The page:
In the past, introducing a new voice into the ever-changing Yes dynamic often started the band on a series of quickly realized new directions. 1997′s Open Your Eyes, it once seemed, was the exception.
Contrary to Yes’ earlier additions of Steve Howe (on 1970′s The Yes Album), Patrick Moraz (1974′s Relayer), Geoff Downes and Trevor Horn (1980′s Drama) and Trevor Rabin (1983′s 90125), the group didn’t seem to pick up early momentum with the addition of band cofounder Chris Squire’s protege Billy Sherwood. In fact, Open Your Eyes only reached No. 151 in America, and didn’t chart at all in the UK.
Fast forward 15 years, and a new first-ever vinyl reissue due July 10, 2012 through Germany’s Sireena Records provides new insights into what may be Yes’ most overlooked project.
What we find, in this warmer, more spacious aural environment, is a record that connects Rabin’s heavily produced hitmaking era with the quirk-filled, Britpop-flavored recordings from Yes’ initial incarnation like 1969′s self-titled debut (casually referenced, it seems, on the Open Your Eyes cover design) and 1970′s Time and a Word. There still are, to be sure, a few moments when the record betrays its troubled genesis, yet to my ears Open Your Eyes stands on its own within this intriguingly connective context. For instance, “New State of Mind,” though a touch overlong, manages to combine a layered, Beatle-esque vocal treatment and some nifty sitar textures with a shuddering Zeppelin-ish rhythmic signature. If you felt that went too far afield, there are creature comforts to be found in the subsequent title track — with its familiar episodic song structure, driving Steve Howe riff and old-school intertwining of voices from Jon Anderson, Squire and Sherwood. Howe and Sherwood then smartly tangle back and forth on acoustics through the opening of “Universal Garden,” to great effect.
So far, so good, right? Unfortunately, from there Open Your Eyes suffers through a more uneven journey — something that, in many ways, is to be expected.
As with 1983′s 90125, this album grew out of a side project involving Yes members, as Squire, drummer Alan White and Sherwood (a band songwriter, touring musician and then producer dating back to 1991′s Union) worked on material intended for what would later become a self-titled album called Conspiracy. In both instances, Anderson became enchanted with some of the early sessions work and the songs eventually evolved into a new Yes album. The difference is, Rabin had been working on the backbone of songs that would make up 90125 — notably the eventual chart-topping single “Owner of a Lonely Heart” — for years. Sherwood and Squire had only just begun their collaborations when Yes’ newly acquired label began clamoring for a new studio album to build a tour around.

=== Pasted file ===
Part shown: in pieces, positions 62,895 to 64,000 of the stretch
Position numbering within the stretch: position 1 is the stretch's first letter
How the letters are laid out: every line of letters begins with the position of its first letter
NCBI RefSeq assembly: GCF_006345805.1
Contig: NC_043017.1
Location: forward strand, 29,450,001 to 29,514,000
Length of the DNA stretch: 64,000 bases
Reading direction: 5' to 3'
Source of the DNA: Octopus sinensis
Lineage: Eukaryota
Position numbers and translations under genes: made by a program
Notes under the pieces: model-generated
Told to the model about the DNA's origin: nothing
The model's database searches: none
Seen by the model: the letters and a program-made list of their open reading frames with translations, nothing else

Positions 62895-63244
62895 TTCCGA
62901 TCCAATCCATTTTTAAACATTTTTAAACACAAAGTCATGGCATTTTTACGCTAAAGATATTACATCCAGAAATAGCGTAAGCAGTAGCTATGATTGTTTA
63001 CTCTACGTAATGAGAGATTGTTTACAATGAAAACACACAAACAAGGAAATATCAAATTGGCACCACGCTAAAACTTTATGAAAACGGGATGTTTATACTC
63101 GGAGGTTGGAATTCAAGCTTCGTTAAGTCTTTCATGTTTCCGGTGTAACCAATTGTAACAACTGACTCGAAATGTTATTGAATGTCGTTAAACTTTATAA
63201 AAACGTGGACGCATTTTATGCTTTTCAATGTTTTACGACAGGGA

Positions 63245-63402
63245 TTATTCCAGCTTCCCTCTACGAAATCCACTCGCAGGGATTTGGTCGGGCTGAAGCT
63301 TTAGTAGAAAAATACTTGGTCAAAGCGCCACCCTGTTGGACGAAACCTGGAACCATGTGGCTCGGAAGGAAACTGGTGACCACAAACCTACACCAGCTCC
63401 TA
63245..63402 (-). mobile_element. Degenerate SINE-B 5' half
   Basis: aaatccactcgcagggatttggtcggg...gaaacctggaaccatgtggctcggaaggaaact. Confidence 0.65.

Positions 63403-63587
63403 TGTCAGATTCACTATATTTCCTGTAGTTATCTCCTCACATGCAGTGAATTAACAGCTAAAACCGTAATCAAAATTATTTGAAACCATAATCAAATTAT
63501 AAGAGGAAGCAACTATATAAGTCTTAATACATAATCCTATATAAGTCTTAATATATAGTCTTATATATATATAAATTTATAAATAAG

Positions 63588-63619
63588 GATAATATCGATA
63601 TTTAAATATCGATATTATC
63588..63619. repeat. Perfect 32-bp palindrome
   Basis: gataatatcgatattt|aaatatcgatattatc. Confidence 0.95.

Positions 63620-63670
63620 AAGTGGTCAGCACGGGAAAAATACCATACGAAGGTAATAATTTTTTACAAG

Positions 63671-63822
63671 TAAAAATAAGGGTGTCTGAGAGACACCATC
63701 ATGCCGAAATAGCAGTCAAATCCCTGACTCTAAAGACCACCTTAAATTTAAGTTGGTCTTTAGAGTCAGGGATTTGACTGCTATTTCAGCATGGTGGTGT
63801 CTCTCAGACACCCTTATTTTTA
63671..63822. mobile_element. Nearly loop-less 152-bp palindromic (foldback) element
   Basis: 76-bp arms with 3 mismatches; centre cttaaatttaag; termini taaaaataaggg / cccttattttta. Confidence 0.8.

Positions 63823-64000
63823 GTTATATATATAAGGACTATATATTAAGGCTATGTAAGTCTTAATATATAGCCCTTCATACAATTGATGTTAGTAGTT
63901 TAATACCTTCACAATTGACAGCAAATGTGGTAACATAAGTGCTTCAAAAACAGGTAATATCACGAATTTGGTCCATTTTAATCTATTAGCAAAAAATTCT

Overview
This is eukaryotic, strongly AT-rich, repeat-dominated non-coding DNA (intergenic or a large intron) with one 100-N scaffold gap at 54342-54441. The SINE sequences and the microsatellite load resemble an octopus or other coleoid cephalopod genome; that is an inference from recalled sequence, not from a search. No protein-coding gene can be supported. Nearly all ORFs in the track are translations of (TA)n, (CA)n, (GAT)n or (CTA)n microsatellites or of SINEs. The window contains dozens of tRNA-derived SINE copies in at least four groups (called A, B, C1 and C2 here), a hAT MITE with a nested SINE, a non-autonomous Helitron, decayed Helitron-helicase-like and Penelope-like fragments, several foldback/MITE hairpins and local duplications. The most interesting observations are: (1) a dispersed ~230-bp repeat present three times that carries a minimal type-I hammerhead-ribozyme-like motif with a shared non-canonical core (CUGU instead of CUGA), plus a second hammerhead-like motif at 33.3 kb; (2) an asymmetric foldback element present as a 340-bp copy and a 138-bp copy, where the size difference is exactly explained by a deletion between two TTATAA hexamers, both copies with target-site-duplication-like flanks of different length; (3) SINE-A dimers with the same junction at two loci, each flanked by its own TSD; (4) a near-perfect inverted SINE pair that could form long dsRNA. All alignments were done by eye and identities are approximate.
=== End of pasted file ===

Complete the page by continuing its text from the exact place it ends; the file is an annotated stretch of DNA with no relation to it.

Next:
Open Your Eyes would ultimately become a cobbled-together rush job: “Somehow, Someday” is built off portions of the song “Boundaries” from Anderson’s 1982 solo project Animation and the bass line from “City of Love” on 90125. “No Way We Can Lose” sounds like a reworking of Rabin’s “Saving My Heart,” from Union. “Man in the Moon” is a Conspiracy tune, with Anderson and Howe’s parts tacked on. In fact, an uncomfortable amount of Howe’s work feels second hand. He and Anderson were only intimately involved from conception on a single song, “From the Balcony.”
Even so, “Balcony” is a deeply effective duo recording. Many once-ignored charms surrounding Open Your Eyes, in fact, are belatedly revealed with this new reissue. Get past the somewhat out-of-place reggae affectations of “No Way We Can Lose,” and you’re left with a series of boldly inspiring vocal passages. The intriguing “Wonderlove” is simultaneously cosmic-cool and chest-splashingly propulsive, with Howe taking a stunning Robert Fripp-inspired turn. “The Solution,” a wildly underrated rocker, boasts the kind of coiled sense of rhythmic anticipation from White — not to mention a serrated outburst from Howe — largely unheard since Drama.
Then there’s the lengthy ambient track, punctuated by sweeping vocal interludes from the album’s key moments, that concludes Open Your Eyes — something which always felt like a nod to Close to the Edge, and another honorable attempt to bring things full circle after a lengthy period of change within the band.
Of course, Open Your Eyes isn’t Yes’ most complete album, and no vinyl release can bolster it to that level. Still, the passage of time, and the richer textures of this new format, make it clear just how much there still is to discover about it.